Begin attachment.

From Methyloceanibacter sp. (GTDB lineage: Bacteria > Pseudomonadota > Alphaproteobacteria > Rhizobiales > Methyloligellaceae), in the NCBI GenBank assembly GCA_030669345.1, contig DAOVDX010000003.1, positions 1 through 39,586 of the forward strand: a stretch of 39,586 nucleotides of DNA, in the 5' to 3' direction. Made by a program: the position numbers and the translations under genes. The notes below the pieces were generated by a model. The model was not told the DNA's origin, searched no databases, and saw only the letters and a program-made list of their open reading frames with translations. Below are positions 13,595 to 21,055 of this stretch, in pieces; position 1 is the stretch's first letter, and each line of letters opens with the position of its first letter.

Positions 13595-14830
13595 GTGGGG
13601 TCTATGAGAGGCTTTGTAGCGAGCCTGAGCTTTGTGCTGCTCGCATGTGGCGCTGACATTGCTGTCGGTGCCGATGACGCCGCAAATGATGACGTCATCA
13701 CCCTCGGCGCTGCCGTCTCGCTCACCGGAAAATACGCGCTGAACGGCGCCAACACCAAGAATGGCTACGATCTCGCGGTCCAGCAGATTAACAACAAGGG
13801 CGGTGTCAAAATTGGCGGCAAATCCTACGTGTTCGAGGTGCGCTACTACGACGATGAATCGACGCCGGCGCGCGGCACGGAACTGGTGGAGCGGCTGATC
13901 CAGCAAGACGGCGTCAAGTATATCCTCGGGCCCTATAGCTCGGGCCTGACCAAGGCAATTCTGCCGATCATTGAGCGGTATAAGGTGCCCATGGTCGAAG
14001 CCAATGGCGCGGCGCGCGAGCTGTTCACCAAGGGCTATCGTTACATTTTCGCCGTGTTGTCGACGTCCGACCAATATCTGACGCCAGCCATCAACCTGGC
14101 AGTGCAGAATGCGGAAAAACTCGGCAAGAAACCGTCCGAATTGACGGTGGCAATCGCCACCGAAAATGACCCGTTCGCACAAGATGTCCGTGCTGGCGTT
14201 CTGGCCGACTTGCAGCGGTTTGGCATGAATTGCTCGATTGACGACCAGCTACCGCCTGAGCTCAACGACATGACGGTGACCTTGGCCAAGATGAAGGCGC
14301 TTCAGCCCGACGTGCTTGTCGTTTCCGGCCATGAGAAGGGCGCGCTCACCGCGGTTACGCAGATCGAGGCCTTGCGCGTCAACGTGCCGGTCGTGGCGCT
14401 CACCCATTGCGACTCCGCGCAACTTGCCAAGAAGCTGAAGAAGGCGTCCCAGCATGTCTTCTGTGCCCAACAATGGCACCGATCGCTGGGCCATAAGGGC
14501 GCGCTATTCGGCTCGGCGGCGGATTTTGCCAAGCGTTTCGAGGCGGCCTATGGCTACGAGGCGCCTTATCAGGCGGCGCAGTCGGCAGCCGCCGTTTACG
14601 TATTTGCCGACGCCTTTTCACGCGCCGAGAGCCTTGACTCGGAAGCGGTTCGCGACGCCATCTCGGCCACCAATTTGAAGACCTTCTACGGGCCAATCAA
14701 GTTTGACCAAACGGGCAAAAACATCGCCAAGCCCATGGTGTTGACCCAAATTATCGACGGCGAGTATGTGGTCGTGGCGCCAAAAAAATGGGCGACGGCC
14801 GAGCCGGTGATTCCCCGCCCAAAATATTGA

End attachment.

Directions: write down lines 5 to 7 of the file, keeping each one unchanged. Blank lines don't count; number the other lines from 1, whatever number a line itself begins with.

13701 CCCTCGGCGCTGCCGTCTCGCTCACCGGAAAATACGCGCTGAACGGCGCCAACACCAAGAATGGCTACGATCTCGCGGTCCAGCAGATTAACAACAAGGG
13801 CGGTGTCAAAATTGGCGGCAAATCCTACGTGTTCGAGGTGCGCTACTACGACGATGAATCGACGCCGGCGCGCGGCACGGAACTGGTGGAGCGGCTGATC
13901 CAGCAAGACGGCGTCAAGTATATCCTCGGGCCCTATAGCTCGGGCCTGACCAAGGCAATTCTGCCGATCATTGAGCGGTATAAGGTGCCCATGGTCGAAG